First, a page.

Recognized luxury leaders in Beverly
Hills, Santa Barbara, San Francisco,
Vancouver, Newport Beach,
Vail, Houston, Dallas, Atlanta, the
New York City suburbs, Washington,
Sarasota, Miami and Boston
are consistent in their year-end
analysis of the 2013 luxury market,
citing sales increases of 10 to
30 percent, depending on location,
due in part to price appreciation.
As the year closed, the $1 to $2
million tier of the market was very
active, and most anticipate it will
continue to be so due to a shortage
of inventory, often with multiple-
offer situations driving prices
upward. The higher tier of the market—
more than $5 to $7 million in
most areas—generally is still experiencing
longer days on market.
In most luxury markets, a healthy
number of sales are all-cash transactions,
as high as half or more in
some markets. Wealthy consumers
have ready access to cash and are
willing to use that as leverage to
negotiate well-priced real estate
purchases, while foreigners from
countries with less economic and
political stability also see U.S. real
estate as a safe harbor to invest
cash.
International buyers continue
to be active, particularly in San
Francisco, Los Angeles, Vancouver
and Miami, where 60 percent of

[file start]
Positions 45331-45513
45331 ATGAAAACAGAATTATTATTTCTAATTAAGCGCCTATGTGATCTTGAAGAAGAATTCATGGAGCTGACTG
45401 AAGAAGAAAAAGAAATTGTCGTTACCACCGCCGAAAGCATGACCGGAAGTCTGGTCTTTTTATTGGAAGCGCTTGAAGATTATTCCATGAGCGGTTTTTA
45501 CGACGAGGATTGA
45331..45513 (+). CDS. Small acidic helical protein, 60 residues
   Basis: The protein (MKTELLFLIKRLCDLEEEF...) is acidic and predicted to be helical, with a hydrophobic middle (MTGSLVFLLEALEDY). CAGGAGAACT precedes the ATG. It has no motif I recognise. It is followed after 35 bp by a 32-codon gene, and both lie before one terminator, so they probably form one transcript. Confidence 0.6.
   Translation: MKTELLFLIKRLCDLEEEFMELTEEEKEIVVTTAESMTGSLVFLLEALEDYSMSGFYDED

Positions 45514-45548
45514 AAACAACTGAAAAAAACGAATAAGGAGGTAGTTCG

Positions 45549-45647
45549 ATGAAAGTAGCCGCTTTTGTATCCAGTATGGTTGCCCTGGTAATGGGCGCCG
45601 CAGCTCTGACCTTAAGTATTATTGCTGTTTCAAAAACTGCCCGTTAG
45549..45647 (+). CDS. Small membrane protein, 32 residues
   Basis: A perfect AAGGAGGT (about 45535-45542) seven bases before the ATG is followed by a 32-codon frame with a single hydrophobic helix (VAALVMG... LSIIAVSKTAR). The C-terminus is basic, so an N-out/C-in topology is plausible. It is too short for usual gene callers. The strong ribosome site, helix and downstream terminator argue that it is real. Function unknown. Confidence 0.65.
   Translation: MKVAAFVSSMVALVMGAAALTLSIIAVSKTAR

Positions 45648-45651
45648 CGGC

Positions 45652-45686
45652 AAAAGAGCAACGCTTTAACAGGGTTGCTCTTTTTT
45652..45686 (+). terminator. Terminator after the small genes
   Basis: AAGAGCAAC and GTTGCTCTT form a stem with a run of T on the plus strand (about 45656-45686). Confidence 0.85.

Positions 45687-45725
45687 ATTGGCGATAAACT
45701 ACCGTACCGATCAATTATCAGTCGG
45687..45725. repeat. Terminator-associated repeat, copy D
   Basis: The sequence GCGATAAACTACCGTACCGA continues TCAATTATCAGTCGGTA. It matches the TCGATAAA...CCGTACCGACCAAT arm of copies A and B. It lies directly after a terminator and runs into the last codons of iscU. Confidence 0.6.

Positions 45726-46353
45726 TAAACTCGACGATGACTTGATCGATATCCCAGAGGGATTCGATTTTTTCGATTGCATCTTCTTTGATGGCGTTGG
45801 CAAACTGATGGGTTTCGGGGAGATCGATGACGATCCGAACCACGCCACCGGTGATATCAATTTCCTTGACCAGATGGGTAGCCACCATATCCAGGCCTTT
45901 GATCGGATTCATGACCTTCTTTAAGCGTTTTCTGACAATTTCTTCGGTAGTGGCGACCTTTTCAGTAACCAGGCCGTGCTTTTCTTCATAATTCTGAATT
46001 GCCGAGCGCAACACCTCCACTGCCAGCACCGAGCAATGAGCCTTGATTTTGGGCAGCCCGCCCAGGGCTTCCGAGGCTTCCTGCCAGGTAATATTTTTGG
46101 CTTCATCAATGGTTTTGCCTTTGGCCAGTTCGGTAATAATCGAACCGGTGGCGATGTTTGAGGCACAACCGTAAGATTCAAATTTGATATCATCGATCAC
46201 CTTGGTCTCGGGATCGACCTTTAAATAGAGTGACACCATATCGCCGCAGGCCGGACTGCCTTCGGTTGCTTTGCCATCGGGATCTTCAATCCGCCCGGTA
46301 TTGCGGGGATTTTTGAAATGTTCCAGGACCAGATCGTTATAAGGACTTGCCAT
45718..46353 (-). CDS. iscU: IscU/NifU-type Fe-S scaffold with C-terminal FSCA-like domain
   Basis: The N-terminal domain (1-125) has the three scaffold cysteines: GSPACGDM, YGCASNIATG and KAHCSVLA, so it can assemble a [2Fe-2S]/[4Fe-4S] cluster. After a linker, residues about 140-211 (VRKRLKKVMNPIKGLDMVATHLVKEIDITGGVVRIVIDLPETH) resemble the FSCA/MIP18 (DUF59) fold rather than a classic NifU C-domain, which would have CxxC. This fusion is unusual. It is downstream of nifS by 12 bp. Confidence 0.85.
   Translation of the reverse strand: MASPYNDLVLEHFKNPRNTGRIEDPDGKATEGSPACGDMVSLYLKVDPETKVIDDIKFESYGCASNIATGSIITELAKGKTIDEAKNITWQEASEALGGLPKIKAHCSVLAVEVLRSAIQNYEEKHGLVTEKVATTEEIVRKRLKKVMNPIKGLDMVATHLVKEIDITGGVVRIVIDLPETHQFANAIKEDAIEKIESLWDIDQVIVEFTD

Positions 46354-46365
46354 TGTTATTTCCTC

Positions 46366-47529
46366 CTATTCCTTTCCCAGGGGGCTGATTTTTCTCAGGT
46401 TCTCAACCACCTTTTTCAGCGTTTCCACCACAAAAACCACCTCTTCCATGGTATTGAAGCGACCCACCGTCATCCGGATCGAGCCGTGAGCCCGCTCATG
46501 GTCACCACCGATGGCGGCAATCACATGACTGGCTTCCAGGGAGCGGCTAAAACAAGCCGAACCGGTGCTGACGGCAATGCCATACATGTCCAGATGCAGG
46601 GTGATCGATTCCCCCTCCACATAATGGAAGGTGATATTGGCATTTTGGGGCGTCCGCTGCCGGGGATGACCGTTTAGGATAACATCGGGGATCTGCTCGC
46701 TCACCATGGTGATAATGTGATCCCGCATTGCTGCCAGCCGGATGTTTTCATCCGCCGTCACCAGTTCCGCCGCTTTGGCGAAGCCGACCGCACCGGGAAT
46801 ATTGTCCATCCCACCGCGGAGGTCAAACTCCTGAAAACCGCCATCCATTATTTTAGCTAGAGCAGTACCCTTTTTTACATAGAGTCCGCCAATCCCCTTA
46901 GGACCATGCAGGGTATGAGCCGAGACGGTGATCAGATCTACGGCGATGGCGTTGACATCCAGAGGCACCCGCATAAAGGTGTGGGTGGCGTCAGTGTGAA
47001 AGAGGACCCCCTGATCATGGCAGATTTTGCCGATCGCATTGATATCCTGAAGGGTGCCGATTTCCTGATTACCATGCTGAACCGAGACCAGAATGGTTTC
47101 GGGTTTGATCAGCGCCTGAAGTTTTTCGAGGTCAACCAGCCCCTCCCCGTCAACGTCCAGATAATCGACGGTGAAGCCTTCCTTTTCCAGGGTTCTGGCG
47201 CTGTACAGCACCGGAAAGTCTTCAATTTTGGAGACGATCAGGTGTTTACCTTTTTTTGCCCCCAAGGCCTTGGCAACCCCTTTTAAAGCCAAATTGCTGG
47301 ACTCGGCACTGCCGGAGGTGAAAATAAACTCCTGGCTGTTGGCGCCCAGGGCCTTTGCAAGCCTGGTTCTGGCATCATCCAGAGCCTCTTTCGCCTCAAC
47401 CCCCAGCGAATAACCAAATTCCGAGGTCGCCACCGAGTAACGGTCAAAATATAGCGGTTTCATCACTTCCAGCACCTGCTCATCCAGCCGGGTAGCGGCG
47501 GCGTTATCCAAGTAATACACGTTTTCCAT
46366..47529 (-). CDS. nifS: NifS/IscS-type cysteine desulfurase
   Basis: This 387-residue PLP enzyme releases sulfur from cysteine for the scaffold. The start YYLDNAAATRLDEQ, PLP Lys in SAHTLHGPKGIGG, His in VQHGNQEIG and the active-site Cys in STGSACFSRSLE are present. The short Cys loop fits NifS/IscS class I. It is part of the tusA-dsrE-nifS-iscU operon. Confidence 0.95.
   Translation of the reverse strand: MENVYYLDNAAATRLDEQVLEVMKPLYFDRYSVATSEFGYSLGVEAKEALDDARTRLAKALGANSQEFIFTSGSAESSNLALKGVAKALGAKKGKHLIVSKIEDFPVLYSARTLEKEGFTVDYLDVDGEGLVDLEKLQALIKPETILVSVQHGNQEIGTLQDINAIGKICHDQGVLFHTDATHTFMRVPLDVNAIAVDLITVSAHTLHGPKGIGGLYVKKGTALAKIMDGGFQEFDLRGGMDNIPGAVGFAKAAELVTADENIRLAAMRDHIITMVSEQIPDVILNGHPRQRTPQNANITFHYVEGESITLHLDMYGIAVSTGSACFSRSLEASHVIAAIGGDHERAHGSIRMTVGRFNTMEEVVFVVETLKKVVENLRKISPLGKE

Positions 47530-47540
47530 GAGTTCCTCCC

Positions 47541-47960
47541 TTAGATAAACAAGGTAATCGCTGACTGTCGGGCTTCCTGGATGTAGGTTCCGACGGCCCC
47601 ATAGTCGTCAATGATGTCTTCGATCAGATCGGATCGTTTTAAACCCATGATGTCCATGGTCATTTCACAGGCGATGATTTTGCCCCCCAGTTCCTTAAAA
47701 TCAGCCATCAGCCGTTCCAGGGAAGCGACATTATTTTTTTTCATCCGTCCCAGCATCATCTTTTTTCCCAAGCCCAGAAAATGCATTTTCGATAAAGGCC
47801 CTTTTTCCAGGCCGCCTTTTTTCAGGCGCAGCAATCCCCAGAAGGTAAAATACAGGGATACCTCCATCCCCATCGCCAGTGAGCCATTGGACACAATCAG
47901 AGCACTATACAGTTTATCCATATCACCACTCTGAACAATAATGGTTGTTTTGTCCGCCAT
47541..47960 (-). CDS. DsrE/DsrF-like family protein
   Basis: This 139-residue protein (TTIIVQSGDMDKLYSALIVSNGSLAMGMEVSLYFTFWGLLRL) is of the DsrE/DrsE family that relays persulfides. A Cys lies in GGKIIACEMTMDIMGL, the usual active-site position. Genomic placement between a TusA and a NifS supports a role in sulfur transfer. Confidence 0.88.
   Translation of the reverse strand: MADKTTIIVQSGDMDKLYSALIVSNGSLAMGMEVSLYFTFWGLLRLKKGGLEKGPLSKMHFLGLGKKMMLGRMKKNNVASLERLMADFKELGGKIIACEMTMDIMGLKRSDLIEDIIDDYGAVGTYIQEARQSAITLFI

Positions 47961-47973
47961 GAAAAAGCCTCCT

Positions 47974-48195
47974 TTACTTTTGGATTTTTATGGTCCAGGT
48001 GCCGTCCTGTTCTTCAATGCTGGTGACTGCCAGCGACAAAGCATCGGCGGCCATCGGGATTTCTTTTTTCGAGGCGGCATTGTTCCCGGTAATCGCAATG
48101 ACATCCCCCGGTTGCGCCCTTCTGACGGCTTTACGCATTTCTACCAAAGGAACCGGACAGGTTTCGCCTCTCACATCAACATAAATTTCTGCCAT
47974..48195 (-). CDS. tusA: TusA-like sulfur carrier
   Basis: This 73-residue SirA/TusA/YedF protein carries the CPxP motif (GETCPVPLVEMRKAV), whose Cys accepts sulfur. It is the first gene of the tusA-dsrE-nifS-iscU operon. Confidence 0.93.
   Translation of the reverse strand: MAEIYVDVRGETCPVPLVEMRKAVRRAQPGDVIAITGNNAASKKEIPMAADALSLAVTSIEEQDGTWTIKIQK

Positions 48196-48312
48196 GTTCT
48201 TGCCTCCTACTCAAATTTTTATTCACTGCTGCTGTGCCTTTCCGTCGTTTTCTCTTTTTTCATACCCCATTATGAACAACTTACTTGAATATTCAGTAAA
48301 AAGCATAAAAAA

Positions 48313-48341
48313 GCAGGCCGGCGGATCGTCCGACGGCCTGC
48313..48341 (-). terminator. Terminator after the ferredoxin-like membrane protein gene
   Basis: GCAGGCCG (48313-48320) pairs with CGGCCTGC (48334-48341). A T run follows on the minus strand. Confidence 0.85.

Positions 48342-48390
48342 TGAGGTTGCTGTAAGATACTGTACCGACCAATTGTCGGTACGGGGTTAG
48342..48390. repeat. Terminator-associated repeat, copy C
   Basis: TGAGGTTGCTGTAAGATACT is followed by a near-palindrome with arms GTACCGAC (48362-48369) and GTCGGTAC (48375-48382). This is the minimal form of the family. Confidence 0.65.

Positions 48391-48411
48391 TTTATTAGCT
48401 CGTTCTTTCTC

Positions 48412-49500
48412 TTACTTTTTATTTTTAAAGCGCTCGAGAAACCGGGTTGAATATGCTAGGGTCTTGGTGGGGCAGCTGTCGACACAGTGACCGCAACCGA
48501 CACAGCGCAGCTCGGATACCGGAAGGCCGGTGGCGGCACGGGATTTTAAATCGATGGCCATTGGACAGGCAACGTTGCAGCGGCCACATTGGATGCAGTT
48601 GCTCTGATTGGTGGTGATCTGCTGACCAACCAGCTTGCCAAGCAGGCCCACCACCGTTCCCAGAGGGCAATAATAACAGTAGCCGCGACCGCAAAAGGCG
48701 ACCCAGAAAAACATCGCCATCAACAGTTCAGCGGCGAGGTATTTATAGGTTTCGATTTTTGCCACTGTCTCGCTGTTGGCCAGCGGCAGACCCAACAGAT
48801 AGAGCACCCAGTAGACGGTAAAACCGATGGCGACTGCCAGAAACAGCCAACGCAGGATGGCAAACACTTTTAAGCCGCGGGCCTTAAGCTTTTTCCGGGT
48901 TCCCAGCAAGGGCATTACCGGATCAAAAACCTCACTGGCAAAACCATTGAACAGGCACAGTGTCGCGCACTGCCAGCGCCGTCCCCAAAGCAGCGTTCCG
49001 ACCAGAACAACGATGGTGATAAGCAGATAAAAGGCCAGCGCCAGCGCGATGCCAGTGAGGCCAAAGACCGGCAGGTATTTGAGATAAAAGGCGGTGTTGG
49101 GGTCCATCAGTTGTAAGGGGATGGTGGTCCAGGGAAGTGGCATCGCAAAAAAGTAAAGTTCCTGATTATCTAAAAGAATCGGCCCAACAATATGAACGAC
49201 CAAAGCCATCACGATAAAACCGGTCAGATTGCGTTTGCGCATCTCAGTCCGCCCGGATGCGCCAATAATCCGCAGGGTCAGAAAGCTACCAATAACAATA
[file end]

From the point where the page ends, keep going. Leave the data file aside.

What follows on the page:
all luxury real estate is being sold
to non-U.S. residents, mainly Latin
Americans and Europeans. The mix
of foreign buyers includes those
from Saudi Arabia (Orange County
and Texas oil-and-gas markets),
South America (Florida and Texas)
and the EU, while Asian buyers—
particularly the Chinese—continue
to be a signifcant force, especially
in San Francisco, Vancouver and Southern California. Luxury Portfolio
International brokers report a
trend in Chinese buyers gravitating
toward properties in the $1 million
range, prefering new construction,
though those investing for children
attending U.S. colleges generally
are looking for lower priced properties.
Agents who go the extra mile
for these buyers are earning signifcant
residual sales through repeat
business and referrals to friends
and family.
Interestingly, Chinese buyers may
do research on the Web, but they
do not necessarily make contact
online, preferring to keep confdential
their desire to invest in foreign
markets. This concern for privacy is
borne out in Manhattan, where the
condo market is being driven more
aggressively by international buyers
than the co-op market, in part
due to the rigorous interview process
and requirements for fnancial
transparency.
In recent recessionary years,
many affuent buyers became more
focused on design/interiors, privacy,
security and family lifestyle
features rather than ostentatious
displays of wealth. According to
Luxury Portfolio brokers, these values
remain prevalent. While many
still search for bargains, most are
willing to pay for certain features
that are “worth it” to them.
“The mood of our Luxury Portfolio
brokers is upbeat as we move into
2014,” comments Luxury Portfolio
International President Paul Boomsma.
“They believe that well-priced
luxury homes will continue to be in
high demand, resulting in increases
of 10 to 20 percent in volume in
most of their markets, with unit sales
rising 5 to 10 percent. Compared to
a few years ago, that represents a
signifcant improvement.” RE